It wasn’t until my graduate study in fair housing legislation that I learned about race dominance usage as a resource in the city and suburban infrastructural design for African-Americans. The sole purpose of race dominance for housing was to fully implement government housing policies that unconstitutionally prohibited African-Americans from social, economic, political and environmental participation in the American capitalist agenda—the American Dream.  The American Dream was a fully financed wealth-building nation commissioned for and by white America for guaranteed entry into homeownership.  Alternatively, it built and fueled a strategic inferno of poverty in an urban core called the “ghetto” for African-Americans. The inferno destroyed infinite finance possibilities for African-Americans through race and real estate discrimination. Yet, it goes deeper, African-Americans never received the promise of forty acres and a mule after the Emancipation Proclamation. It never materialized because it was never intended for African-Americans to be part of the wealth legacy.  It has become, to African-America, the “American Dream Deferred.”

This was successful because the federal government financed housing developments in the suburbs specifically for whites to partake in the American Dream.  The American dream agenda was geared towards building wealth through land ownership—single-family homes.  Its underwriting criteria specifically provided that loans were to be given to those who would not pose a threat to harmonious neighborhoods—non-whites.  Racial covenants identified inharmonious neighborhoods with African-Americans and Jews.  These mechanisms undermined the wealth-building capabilities of African-Americans in the United States.Gen X pic 5

Historically, the inequality of homeownership for African-Americans in the United States is that story of a “Dream Deferred.”  So when I think of how the housing crisis in America is disproportionately affecting African-Americans, I understand how racial discrimination has been used solely to decimate a people.  There was never a reason to fully integrate the African-American into the American Dream—a capitalist quality and standard of wealth. In fact, the development of racial theories (Darwinism-the survival of the fittest) resulted in the argument that the African-American populace would eventually disappear. Therefore, with reason, there is no question about the current crisis and state of the African-American today. The crisis exists in the decline of homeownership, as well as disparities in education, employment, and wealth.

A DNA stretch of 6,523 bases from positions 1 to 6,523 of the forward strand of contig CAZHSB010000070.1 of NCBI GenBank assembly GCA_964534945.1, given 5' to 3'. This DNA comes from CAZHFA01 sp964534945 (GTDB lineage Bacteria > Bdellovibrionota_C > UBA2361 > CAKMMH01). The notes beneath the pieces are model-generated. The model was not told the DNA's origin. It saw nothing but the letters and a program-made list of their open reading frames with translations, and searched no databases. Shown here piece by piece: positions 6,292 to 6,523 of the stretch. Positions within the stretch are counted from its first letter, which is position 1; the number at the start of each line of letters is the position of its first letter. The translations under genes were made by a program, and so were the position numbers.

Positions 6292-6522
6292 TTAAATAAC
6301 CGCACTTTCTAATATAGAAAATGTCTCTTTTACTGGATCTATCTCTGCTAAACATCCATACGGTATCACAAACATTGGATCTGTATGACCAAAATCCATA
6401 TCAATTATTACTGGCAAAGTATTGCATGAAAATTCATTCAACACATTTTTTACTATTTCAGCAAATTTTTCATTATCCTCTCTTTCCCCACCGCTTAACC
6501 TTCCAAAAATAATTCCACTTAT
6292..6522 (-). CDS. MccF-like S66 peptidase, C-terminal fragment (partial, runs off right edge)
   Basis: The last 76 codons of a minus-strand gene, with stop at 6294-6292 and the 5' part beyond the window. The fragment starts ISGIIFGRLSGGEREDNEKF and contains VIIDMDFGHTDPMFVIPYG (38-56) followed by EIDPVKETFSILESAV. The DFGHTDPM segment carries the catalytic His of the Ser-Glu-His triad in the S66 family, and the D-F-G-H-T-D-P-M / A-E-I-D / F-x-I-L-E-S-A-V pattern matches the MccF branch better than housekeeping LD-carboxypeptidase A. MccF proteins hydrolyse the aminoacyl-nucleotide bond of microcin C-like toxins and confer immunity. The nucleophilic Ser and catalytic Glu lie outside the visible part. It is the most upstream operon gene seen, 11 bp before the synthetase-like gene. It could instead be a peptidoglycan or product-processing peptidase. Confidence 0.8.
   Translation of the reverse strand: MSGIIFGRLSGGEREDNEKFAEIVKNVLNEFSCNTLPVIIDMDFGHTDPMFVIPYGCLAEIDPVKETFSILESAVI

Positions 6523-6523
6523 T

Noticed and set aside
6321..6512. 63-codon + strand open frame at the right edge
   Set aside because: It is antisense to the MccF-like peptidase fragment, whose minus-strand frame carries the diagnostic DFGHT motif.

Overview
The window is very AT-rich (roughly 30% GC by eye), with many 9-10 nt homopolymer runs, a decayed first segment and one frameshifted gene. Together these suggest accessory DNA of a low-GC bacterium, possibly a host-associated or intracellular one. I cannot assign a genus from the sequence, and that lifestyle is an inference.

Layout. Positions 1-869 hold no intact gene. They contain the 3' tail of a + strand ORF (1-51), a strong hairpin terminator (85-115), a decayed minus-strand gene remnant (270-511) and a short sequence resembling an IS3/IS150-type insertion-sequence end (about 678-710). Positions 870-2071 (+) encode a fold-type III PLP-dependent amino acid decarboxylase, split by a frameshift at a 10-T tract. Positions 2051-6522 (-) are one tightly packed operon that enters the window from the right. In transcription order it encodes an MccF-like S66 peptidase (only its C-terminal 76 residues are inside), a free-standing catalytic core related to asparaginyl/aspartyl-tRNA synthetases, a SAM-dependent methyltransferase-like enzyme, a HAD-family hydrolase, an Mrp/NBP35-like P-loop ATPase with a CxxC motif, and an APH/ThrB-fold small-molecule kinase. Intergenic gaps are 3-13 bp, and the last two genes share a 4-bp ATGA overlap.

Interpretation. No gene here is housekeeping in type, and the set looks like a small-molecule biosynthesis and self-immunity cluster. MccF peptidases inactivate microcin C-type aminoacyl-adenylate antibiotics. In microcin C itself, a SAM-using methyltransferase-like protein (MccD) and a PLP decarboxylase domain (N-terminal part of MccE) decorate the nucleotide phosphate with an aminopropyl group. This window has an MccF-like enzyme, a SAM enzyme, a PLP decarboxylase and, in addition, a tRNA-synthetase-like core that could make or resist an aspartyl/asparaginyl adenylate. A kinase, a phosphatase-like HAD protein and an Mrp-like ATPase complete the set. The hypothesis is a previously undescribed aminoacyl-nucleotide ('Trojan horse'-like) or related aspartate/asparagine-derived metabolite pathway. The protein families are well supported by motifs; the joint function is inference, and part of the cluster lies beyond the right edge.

The year 2018, marks the 50th Anniversary of federal Fair Housing Legislation; yet discrimination in housing continues for African-Americans, for whom homeownership still declines.  A recent study from the Urban Institute (UI) illustrates how dismal homeownership opportunities are.  The Urban Institute has asked, “What has happened to black homeownership?”  It has “declined to levels not seen since the 1960s when private race-based discrimination was legal.”  The authors say that, in the three decades following passage of the Fair Housing Act, black homeownership rose by almost six percentage points, reaching 47.3 percent, but from 2000 to 2015 the rate dropped to 41.2 percent.

2017_2D00_2_2D00_23-ui1

How do we remedy the past and attend to the future of the state of African-America?  By answering the truths through reparations to African-Americans, who have been historically excluded from homeownership. I agree with Richard Rothstein, a research associate at the Economic Policy Institute and author of The Color of Law: A Forgotten History of How Our Government Segregated America that “reparations are not meant for a one-time monetary distribution.”  Rather, reparations should take the form of dissemination of land, or subsidies whereby, African-Americans are given a preference in homeownership funding.  Preferentially, given my modus operandi is to protect and serve the remaining African-Americans homeowners in Oakland, California, I recommend reparation solutions geared towards correcting the constitutional violation with public subsidies for qualifying African-Americans to purchase homes in any neighborhood of their choosing.

My memories catalyze my personal quest for knowledge on residential segregation and homeownership for African-Americans in Oakland, California–The final paper topic for this scientific journalism writing class. (Assignment 5)

Racial Responsiveness, Zoning & Residential Segregation

 

 

exclusion1

In spite of the lives lost, and sacrifices made in the fight for housing equality in America, our nation is assembled and structured in combination with racism; an inequitable delineation of black/ whites housing.  The power of racism and the mechanism used to enforce it is directly linked to the shift from an agrarian society into an industrial society.